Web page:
leo nidas

04-06-2010, 04:29 AM

Hi there,

I have a question regarding the log normal and normal distribution.

What I think is that if Y has a normal distribution then X=log(Y) has log normal.

Specifically in Wolfram: http://mathworld.wolfram.com/LogNormalDistribution.html is written about lognormal:

"A continuous distribution in which the logarithm of a variable has a normal distribution." which is a bit unclear: of what kind of variable?.

In wikipedia about log normal:

"In probability theory, a log-normal distribution is a probability distribution of a random variable whose logarithm is normally distributed. If Y is a random variable with a normal distribution, then X = exp(Y) has a log-normal distribution; likewise, if Y is log-normally distributed, then log(Y) is normally distributed"

which is not the case I think.. Am I not correct?

So what is correc?

If Y is normal log(Y) is lognormal?

or

If Y is normal exp(Y) is lognormal?

If the correct is the first one then wiki is wrong?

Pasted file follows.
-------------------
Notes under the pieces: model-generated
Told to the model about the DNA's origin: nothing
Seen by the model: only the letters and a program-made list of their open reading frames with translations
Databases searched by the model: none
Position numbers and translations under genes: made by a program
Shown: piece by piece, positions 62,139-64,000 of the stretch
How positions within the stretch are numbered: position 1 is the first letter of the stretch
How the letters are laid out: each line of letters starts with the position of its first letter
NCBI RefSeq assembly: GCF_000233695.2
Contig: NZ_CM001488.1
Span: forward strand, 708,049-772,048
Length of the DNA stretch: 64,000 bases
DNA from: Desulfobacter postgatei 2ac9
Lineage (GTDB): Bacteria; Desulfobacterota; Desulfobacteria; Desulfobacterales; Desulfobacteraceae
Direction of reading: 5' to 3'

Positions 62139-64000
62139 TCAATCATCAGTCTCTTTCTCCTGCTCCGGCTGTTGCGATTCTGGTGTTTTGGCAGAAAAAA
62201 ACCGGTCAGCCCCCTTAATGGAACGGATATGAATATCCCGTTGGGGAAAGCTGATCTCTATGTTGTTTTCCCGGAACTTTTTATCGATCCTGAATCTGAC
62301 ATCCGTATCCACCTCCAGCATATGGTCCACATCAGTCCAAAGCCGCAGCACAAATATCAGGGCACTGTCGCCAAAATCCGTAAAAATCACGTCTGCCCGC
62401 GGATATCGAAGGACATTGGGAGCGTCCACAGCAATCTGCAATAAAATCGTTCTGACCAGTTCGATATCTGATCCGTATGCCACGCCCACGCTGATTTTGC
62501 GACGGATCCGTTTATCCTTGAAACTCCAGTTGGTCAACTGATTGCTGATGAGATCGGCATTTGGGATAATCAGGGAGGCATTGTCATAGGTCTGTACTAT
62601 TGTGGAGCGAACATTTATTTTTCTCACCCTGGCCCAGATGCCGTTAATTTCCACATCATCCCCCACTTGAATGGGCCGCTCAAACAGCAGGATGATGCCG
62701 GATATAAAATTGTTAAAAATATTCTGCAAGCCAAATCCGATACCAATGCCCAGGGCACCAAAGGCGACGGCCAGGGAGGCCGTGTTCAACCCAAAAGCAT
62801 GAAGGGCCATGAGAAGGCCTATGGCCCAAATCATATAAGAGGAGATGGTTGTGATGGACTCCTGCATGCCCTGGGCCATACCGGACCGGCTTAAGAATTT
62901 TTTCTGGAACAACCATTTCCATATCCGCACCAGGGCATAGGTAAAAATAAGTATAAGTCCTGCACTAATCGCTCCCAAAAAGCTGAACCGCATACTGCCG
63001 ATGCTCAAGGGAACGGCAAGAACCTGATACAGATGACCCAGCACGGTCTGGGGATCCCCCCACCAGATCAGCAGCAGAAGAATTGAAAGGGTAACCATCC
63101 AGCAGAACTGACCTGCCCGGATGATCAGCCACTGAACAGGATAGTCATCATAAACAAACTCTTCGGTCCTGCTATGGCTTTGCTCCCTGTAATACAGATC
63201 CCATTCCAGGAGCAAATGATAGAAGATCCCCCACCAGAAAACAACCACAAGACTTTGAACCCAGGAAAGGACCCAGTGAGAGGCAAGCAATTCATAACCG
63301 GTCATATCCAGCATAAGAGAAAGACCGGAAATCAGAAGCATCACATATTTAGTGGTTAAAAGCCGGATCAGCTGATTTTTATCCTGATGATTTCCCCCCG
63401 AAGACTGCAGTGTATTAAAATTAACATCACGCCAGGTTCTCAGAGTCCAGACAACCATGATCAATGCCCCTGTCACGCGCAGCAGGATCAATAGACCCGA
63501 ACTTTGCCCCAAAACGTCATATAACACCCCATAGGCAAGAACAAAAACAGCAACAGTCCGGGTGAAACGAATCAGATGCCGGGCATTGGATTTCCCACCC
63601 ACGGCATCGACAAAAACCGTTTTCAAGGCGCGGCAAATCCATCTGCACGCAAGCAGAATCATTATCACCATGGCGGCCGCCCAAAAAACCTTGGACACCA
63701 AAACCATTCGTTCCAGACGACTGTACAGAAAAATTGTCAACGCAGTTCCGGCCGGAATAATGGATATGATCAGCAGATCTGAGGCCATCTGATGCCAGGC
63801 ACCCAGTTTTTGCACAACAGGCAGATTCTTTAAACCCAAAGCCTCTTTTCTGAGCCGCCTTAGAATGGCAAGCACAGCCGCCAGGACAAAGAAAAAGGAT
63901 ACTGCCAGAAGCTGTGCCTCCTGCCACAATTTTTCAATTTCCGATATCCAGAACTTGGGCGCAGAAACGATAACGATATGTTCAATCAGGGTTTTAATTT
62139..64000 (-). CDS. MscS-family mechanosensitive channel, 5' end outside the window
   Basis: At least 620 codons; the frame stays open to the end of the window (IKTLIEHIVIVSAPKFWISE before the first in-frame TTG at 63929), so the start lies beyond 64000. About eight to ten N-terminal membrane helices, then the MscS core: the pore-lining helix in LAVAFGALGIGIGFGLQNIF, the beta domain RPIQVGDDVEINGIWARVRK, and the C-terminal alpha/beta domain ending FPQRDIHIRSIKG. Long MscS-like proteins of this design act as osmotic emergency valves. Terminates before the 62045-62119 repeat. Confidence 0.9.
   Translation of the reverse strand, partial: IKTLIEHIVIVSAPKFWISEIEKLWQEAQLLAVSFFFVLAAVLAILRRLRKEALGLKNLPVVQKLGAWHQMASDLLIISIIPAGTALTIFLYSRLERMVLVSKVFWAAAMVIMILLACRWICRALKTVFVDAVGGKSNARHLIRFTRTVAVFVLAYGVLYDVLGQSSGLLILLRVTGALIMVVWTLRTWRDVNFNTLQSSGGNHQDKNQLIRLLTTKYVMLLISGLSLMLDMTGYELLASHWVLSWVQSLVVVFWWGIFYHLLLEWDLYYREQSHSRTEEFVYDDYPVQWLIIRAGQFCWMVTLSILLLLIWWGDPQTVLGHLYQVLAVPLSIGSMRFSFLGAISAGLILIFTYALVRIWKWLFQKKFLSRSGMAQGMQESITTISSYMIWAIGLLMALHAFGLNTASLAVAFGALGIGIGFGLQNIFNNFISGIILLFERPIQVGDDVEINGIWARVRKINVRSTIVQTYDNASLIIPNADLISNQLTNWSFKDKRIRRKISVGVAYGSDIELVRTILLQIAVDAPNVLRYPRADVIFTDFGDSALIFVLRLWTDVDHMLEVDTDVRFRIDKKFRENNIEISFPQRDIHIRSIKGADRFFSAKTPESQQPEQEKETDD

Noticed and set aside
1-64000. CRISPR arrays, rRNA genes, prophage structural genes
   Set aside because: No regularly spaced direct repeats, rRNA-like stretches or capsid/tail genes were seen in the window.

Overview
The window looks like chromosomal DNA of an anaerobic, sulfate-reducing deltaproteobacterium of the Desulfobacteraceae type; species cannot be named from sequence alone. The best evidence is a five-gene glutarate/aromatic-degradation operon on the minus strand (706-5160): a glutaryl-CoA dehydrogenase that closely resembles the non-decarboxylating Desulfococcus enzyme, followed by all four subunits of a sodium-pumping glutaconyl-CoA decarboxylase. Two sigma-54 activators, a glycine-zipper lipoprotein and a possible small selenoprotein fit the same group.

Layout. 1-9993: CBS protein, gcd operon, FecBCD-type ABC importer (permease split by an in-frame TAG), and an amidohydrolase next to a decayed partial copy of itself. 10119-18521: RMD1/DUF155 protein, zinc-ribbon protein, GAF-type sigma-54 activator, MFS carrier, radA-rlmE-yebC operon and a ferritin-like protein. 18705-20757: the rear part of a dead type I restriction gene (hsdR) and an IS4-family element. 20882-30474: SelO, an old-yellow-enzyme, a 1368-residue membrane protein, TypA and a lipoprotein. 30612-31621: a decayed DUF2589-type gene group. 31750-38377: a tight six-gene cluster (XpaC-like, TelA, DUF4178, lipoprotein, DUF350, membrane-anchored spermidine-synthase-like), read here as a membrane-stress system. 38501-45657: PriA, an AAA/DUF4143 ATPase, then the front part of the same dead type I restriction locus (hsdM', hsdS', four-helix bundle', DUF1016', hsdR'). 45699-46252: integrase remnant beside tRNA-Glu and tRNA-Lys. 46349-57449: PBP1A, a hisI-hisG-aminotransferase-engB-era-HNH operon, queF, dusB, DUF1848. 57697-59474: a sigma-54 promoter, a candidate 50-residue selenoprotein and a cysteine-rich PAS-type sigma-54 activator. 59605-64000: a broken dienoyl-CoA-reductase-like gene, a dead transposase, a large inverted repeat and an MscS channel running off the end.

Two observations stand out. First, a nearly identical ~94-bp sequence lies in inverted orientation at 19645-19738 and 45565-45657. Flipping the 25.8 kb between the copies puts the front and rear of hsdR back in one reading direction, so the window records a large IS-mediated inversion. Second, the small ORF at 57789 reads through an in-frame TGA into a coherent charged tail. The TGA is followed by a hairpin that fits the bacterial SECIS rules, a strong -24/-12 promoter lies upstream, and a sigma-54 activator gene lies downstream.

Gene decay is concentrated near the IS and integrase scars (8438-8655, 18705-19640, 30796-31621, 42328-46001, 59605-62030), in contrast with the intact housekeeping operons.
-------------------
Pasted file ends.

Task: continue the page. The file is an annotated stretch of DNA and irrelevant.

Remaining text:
Thanx in advance for any answers!!

I have a question regarding the log normal and normal distribution.

What I think is that if Y has a normal distribution then X=log(Y) has log normal.

Specifically in Wolfram: http://mathworld.wolfram.com/LogNormalDistribution.html is written about lognormal:

"A continuous distribution in which the logarithm of a variable has a normal distribution." which is a bit unclear: of what kind of variable?.

In wikipedia about log normal:

"In probability theory, a log-normal distribution is a probability distribution of a random variable whose logarithm is normally distributed. If Y is a random variable with a normal distribution, then X = exp(Y) has a log-normal distribution; likewise, if Y is log-normally distributed, then log(Y) is normally distributed"

which is not the case I think.. Am I not correct?

So what is correc?

If Y is normal log(Y) is lognormal?

or

If Y is normal exp(Y) is lognormal?

If the correct is the first one then wiki is wrong?

Thanx in advance for any answers!!